Sunday, November 15, 2009
“Late Quaternary Mammals of Borneo” at the Rimba Ilmu Auditorium
MNS Selangor Speaker Series
Title: “Late Quaternary Mammals of Borneo”
Speaker: Lord Cranbrook
Date and Time: 6th November 2009, 8.00 p.m.
Venue: Rimba Ilmu Auditorium, University of Malaya
Organised by the Malaysian Nature Society, Selangor Branch.
I was at the University of Malaya Rimba Ilmu Auditorium again recently to attend a talk on the “Late Quaternary Mammals of Borneo”.
Judging by the turnout at the first of the Malaysian Nature Society (Selangor Branch) talks for the current administrative year, it’s going to be a great year for science and conservation-based events. The audience occupied every seat in the Rimba Ilmu Auditorium and spilled out into the aisles. Who would have guessed that there would be so much interest in the Late Quaternary Mammals of Borneo? Lord Cranbrook’s lecture was both fascinating and engaging. I almost thought that I was in the presence of a rock star!
Lord Cranbrook outlined the evidence of changes in the mammalian fauna of Borneo during the Quaternary, which was a period of very variable climate dominated by cyclic Ice Ages. The main information comes from archaeological work in the caves of Sabah and Sarawak, notably the huge cave at Niah.
Lord Cranbrook's first appointment was at the Sarawak Museum in 1956. After a short period on a post-doctorate fellowship in Indonesia, he joined the Department of Zoology, University of Malaya (1961-70). He was associated with the Royal Geographical Society Expeditions to Kinabalu (1964) and Vanuatu (as Deputy Leader, 1971), and the joint expeditions to Mulu (as Deputy Leader, 1977-78) and to Belalong in Brunei (as Joint Leader 1989-94). He has published many books on Southeast Asian wildlife, including Mammals of Borneo (1965), Birds of the Malay Penninsula Vol 5 (jointly authored, 1976), Belalong: a tropical rainforest (jointly authored, 1994) and Swiftlets of Borneo (2002). In recognition of his services to the State of Sarawak, Lord Cranbrook was awarded the titles of JBS (Hon) in 1997 & PNBS (Hon) in 2005 (the latter carrying the title Datuk Seri); he was recently (May 2006) elected an Honorary Fellow of the Linnean Society of London. He is an Honorary Life Member of MNS.
So what’s a Late Quaternary Mammal when it’s at home, if you please? Why, Ice Age Mammals, of course! Stegodonts such as this handsome fellow here walked the plains of Borneo in the Quaternary Period.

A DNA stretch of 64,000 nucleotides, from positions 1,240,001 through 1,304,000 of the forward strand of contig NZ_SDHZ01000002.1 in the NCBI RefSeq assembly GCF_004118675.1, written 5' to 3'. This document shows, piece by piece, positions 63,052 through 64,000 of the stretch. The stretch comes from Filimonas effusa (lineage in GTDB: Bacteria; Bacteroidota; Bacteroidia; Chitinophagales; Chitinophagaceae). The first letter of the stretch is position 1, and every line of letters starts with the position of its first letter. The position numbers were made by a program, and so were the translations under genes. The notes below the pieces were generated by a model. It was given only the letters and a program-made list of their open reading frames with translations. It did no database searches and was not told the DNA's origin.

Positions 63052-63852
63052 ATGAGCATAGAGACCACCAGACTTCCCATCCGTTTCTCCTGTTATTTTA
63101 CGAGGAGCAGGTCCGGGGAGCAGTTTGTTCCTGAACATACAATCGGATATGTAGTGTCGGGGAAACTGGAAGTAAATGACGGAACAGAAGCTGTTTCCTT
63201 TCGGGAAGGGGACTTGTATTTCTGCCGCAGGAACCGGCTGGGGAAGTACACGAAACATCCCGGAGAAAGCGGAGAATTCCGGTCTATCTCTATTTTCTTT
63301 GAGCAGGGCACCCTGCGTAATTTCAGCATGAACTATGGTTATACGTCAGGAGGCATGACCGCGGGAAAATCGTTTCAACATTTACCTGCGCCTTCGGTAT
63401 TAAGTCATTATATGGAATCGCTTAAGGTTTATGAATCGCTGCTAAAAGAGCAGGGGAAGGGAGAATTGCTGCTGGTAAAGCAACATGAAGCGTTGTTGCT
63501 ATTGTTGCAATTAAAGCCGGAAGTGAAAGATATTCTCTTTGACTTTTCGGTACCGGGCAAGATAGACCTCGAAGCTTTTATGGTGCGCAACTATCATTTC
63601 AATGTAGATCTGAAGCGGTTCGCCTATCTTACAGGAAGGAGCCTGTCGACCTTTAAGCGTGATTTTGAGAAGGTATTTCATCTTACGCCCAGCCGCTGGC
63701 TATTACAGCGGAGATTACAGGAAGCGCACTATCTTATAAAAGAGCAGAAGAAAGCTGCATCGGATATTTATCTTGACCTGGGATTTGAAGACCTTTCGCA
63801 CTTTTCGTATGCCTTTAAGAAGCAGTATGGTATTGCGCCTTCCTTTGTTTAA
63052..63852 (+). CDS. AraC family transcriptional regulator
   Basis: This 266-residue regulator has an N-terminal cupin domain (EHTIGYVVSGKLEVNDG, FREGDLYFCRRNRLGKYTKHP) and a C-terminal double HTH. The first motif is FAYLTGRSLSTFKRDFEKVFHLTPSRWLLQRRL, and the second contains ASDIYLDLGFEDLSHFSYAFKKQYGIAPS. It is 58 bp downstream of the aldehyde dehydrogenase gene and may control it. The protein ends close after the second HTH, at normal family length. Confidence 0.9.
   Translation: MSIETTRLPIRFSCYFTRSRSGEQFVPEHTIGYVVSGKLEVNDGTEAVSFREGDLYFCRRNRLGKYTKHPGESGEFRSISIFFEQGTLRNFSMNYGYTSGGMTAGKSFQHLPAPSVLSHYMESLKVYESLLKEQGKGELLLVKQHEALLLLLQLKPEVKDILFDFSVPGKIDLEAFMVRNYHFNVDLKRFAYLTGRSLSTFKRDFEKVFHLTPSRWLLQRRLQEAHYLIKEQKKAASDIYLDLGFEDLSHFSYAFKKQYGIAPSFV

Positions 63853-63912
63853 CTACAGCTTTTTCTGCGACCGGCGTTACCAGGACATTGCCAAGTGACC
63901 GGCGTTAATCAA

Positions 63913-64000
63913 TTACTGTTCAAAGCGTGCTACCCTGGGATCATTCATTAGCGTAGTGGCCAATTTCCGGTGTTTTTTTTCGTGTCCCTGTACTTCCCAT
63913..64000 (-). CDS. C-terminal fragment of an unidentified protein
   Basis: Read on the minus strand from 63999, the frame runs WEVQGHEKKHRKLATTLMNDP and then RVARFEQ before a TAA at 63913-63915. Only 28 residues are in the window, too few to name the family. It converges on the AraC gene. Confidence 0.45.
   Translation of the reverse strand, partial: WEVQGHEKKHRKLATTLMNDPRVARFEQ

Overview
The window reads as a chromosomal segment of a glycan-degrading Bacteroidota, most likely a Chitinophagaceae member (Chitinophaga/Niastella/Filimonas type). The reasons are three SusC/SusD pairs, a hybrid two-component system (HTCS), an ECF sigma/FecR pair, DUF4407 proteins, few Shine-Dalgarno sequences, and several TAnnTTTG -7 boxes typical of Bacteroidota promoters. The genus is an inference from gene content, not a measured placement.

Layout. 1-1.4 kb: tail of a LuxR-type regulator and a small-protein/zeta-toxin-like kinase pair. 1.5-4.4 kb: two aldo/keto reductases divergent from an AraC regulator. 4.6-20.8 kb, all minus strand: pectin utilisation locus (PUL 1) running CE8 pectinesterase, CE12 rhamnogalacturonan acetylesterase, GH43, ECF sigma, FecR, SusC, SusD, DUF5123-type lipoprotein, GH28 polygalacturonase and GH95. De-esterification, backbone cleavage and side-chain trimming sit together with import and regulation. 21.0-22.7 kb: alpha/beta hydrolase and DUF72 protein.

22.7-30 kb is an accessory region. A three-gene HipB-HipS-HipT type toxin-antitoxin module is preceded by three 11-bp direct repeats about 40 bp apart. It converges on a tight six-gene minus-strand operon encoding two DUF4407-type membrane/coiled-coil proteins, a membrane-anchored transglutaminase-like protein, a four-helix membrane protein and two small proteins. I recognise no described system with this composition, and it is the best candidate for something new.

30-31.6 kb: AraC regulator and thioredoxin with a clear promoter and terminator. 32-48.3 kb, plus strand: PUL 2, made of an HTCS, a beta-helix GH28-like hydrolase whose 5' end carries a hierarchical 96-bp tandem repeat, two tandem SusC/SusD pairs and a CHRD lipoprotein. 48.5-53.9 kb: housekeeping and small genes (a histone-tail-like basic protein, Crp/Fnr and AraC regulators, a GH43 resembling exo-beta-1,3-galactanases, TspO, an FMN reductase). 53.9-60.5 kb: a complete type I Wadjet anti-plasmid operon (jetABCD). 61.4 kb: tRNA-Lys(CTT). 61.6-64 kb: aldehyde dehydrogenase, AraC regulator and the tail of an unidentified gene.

The talk covered topics such as:
- Mammals as environmental indicators
- Origins of mammal remains in cave sites
- The Borneo Anomaly – Quaternary Climate Change
- Past fauna and past environments
So why did the tiger (Panthera tigris) and Malayan Tapir (Tapirus indicus) disappear from Borneo, yet continue to exist in Peninsular Malaysia? What else is waiting to be discovered in the limestone caves of Borneo? The plot thickens!
Many thanks to Committee Members Ilyas Sapiyan and Cindy Chen for organising such a successful talk, and of course, to Lord Cranbrook, for being so obliging despite his hectic schedule!
Rimba Ilmu, which is Malay for “Forest of Knowledge”, is a tropical botanical garden within the University of Malaya, the nation’s oldest university. Rimba Ilmu was set up in 1974 by Professor W.R. Stanton to generate and promote awareness and knowledge of tropical plant life and its environment, ecology and conservation.
For a virtual tour of the Rimba Ilmu Botanical Gardens, please visit the official website.
The Rimba Ilmu main building, in which the auditorium is housed.
The water feature in front of the Rimba Ilmu Building. If you were to walk up the flight of stairs, you would arrive at the Orchids and Rare Plants Conservatory.
The Ceratopteris thalicbroides (Parkeriaceae) is regarded as a weed in the rice fields. However, its young fronds can be eaten and the leaves can be used as a poultice for skin ailments.
The Orchids and Rare Plants Conservatory.
A staff member hard at work cultivating plants in the Conservatory.
A charming little archway over the entrance to Rimba Ilmu.
Can you spot the Tongkat Ali (Eurycoma longifolia) plant in the picture?
The Malaysian Nature Society, Selangor Branch, organises monthly guided walks around Rimba Ilmu. Led by the inimitable Angela Hijjas, this walk, which takes place on the first Saturday of every month, allows visitors to view and experience the collections in the gardens while discussing environmental and ecological issues.
The next walk will be on 5th December 2009, at 9.00 a.m. The Malaysian Nature Society Rimba Ilmu Guided Walk is open to members of the public. A fee of RM4.00 for each adult and RM2.00 for each child is imposed for the joint Universiti Malaya/MNS Environmental Education Fund.
For more information on the Rimba Ilmu Botanical Gardens, please contact:
Institute of Biological Sciences,
University of Malaya,
50603 Kuala Lumpur.
Telephone No: +60-(3)-79674686, +60-(3)-79674690, +60-(3)-79674688 and +60-(3)-79674664
Mondays to Fridays: 2.00pm - 4.30pm
Saturdays, Sundays and public holidays: Closed